Aug. 5 (UPI) -- July was the hottest month on record, according to scientists with the European Union's Copernicus Climate Change Service.
According to analysis of global temperature recordings from around the globe, the average temperature for July was 1 degree Fahrenheit warmer than the global average temperature between 1981 and 2010 -- just ahead of July 2016.
"While July is usually the warmest month of the year for the globe, according to our data it also was the warmest month recorded globally by a very small margin," Jean-Noël Thépaut, head of the Copernicus program, told CNN.
"With continued greenhouse gas emissions and the resulting impact on global temperatures, records will continue to be broken in the future," he added.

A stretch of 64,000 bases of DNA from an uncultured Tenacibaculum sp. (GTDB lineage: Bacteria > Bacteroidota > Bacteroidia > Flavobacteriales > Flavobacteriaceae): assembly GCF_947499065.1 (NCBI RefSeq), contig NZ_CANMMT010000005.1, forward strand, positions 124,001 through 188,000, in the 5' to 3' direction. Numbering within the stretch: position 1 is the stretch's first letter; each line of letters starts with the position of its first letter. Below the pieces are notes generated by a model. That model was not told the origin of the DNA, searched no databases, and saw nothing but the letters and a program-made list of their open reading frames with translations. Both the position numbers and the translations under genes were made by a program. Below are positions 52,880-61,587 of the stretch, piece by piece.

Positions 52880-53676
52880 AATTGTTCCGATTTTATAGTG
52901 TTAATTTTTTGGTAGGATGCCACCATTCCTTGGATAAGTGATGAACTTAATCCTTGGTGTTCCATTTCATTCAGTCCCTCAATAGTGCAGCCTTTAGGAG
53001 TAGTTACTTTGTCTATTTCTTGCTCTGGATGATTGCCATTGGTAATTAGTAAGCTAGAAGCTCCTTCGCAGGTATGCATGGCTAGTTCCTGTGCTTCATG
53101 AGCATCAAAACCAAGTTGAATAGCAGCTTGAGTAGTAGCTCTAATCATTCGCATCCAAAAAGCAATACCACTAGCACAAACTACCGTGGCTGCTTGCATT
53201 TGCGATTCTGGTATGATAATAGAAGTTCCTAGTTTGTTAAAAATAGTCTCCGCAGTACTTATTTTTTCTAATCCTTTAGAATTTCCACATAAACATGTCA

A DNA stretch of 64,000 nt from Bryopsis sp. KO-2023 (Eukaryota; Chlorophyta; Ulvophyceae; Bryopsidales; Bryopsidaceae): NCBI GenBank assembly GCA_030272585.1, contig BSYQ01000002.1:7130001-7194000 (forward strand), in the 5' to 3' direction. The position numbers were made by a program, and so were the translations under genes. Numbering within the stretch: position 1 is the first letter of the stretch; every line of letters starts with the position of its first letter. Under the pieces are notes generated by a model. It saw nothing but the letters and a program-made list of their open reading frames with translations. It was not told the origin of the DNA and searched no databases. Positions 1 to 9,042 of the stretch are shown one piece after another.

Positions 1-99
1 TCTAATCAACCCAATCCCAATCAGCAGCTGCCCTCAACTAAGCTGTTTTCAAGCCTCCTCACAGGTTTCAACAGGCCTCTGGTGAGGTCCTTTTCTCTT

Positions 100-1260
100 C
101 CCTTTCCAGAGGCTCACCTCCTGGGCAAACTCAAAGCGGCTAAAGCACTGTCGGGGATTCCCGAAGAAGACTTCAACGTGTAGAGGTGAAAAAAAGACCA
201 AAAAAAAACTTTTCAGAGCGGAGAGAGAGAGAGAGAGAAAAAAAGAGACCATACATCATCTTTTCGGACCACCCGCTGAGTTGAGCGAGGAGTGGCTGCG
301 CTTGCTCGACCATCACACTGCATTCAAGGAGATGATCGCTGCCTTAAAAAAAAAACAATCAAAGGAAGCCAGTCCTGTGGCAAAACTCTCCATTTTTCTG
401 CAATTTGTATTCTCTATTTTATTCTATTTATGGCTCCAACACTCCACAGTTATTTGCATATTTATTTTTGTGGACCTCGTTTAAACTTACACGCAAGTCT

July featured extreme heatwaves along the East Coast of the United States, as well as across much of Europe. Temperatures even soared inside the Arctic Circle, where an unprecedented number of fires burned tundra and forest.
So far, every month in 2019 has ranked among the four warmest on record for that specific month.
Last week, U.N. climate scientists suggested the numbers pointed to a new record. Now, Copernicus scientists have confirmed as much.
Unlike the 2016 record, this summer's July record occurred without the help of any heat-inducing climate patterns.
"This is even more significant because the previous hottest month, July 2016, occurred during one of the strongest El Niños ever," U.N. Secretary-General António Guterres said.
Leaders at the U.N. have continued to implore the world's nations to act swiftly to reduce carbon emissions and limit global warming to 1.5 degrees Celsius above pre-industrial levels. Several studies suggest the current carbon reduction pledges by world governments and private industries fall woefully short of doing enough to meet such a goal.